Baltimore Nursing Professional Attests A Degree Is The New Standard In The Field Of Nursing

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(credit: Thinkstock)

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Working full-time, raising a family and then pulling all-nighters to earn a degree is the reality for many determined Baltimorean’s. Deborah Mello, RN B.S., nursing recruitment and retention consultant at Sinai Hospital of Baltimore, a LifeBridge Health center, can relate. Even with 30 years of experience in the nursing field, Ms. Mello made the decision to return to school and complete her B.S. in 2005. After many nights at the dining room table teeming with books and papers, she graduated with honors – an accomplishment that was well worth the wait.

(Photo Courtesy of Deborah Mello, RN)

(Photo Courtesy of Deborah Mello, RN)

How has education prepared you for your job?

“After attending Fall River Diploma School of Nursing in Massachusetts and becoming a Registered Nurse (RN) in 1974, it was evident that a Baccalaureate degree was the new standard for nurses. Nearly 30 years later, I pursued a B.S. in Health Systems Management at a program created especially for health care professionals at the University of Baltimore (UB). We were immersed in learning about the changing world of health care, including financial and legal aspects as well as economics, ethics and leadership. What I learned at UB prepared me for a business role in a clinical setting, and gave me the tools I needed to do my job.”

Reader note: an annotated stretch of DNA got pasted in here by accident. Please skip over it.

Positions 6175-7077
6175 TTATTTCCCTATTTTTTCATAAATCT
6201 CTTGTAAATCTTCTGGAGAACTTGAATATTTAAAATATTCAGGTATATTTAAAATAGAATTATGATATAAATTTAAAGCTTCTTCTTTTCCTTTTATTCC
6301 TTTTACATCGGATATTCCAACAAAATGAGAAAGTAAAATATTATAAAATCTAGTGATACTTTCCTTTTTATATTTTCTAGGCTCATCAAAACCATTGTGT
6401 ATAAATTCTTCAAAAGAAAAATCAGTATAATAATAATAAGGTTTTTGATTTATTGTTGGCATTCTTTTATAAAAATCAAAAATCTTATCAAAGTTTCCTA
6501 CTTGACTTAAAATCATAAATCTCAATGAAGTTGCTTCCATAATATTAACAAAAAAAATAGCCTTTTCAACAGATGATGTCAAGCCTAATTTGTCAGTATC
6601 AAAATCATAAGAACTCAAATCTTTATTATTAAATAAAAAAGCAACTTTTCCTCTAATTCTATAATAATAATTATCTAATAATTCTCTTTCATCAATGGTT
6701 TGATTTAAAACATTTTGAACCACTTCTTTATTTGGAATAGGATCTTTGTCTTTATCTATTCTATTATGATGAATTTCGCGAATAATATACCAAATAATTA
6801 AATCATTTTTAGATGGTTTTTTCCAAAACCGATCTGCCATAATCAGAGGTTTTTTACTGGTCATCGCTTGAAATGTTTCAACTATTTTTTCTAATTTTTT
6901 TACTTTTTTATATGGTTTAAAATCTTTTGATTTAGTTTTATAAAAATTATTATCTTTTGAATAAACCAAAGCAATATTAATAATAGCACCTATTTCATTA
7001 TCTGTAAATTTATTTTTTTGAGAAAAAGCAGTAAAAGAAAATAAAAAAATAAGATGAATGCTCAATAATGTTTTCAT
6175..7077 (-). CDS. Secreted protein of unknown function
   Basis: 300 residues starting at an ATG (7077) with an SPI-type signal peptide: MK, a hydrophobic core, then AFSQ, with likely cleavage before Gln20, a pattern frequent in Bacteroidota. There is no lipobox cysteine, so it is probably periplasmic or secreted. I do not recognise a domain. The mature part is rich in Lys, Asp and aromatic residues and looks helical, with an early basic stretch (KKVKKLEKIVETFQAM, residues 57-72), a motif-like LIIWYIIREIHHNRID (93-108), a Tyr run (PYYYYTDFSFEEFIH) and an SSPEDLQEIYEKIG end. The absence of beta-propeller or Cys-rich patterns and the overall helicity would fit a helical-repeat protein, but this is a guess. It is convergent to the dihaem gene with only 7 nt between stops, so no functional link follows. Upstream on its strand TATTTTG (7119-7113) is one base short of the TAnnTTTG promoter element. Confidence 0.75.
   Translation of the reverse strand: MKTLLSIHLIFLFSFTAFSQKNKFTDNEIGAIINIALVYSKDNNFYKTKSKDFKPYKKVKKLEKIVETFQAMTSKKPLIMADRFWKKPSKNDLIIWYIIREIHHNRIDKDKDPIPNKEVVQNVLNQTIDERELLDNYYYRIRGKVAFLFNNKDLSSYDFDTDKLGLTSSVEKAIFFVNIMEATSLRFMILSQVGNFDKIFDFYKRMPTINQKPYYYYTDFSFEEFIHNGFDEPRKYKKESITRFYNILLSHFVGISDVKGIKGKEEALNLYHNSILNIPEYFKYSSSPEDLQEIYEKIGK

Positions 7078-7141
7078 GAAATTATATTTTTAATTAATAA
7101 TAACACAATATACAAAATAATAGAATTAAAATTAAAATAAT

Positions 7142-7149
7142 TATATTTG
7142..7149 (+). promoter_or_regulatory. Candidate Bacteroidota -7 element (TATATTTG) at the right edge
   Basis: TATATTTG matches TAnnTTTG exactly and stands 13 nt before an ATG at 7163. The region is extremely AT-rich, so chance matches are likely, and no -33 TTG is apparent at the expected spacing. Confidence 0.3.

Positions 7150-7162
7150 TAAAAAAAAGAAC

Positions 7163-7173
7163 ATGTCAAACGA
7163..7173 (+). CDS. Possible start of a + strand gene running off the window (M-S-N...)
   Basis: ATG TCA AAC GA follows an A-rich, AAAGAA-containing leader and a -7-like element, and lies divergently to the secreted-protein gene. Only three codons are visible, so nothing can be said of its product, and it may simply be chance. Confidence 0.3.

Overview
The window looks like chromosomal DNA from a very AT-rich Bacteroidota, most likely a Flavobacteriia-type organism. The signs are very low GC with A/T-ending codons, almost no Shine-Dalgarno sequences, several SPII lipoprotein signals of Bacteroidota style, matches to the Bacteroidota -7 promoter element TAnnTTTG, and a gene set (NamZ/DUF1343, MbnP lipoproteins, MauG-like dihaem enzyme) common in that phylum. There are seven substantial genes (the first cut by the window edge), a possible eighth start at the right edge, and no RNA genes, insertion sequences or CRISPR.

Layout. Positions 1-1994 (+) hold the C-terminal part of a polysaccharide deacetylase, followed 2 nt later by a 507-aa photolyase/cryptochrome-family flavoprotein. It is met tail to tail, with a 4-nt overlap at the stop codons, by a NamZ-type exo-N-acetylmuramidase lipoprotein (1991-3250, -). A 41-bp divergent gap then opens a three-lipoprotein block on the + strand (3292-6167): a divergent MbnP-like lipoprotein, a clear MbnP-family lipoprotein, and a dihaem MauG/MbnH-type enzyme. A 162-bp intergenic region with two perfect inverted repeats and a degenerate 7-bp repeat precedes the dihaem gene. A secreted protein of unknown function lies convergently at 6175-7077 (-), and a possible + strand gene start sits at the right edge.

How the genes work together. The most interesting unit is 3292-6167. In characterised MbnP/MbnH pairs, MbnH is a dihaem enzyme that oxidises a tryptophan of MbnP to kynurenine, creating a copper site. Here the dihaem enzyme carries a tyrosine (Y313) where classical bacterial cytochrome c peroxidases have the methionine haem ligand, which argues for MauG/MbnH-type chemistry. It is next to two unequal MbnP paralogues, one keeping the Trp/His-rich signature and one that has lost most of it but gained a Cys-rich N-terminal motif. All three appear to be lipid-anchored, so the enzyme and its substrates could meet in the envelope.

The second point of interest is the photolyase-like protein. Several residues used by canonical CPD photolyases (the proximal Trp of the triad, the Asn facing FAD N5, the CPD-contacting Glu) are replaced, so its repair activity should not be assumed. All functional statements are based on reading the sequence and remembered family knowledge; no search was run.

Could you have reached your present position without your education endeavors?

“I could not have obtained my current position without a bachelor’s degree. Although I had two years of recruiter experience under my belt, the position at Sinai required a degree. Luckily, I interviewed a couple of weeks after I graduated.”

What do you remember most about earning your degree?

“Because I got my B.S. so late and worked so hard to get it – I am one of those few people who has the diploma on the wall of my office. The program at UB was ingenious. Students received credit for completing traditional courses in nursing or radiology and were admitted to the upper level program. All of the students worked full-time in local hospitals, attended class every Saturday, were placed in cohorts and formed great relationships. We flourished in this stimulating learning environment.”

How do you keep your skills up to date?

“I would advise RNs to keep a clinical position on the side. In this market, it is very important not to lose the clinical skills. When I entered recruitment, I did not do that. However, I did complete a refresher course.”

What advice would you share with someone interested in your career field?

“Nurses who have an interest in sales, marketing or business may want to look at a career in recruitment. As a recruitment and retention consultant, I am still part of the dynamic academic hospital environment we have at Sinai.”

Keri Ann Beazell is a Baltimore writer following the latest developments in arts and culture, natural wonders, lifestyle and pets. She enjoys promoting thought-provoking discussions, education, new ideas and smiles among readers. Follow her online at beazellblog.com and Examiner.com.

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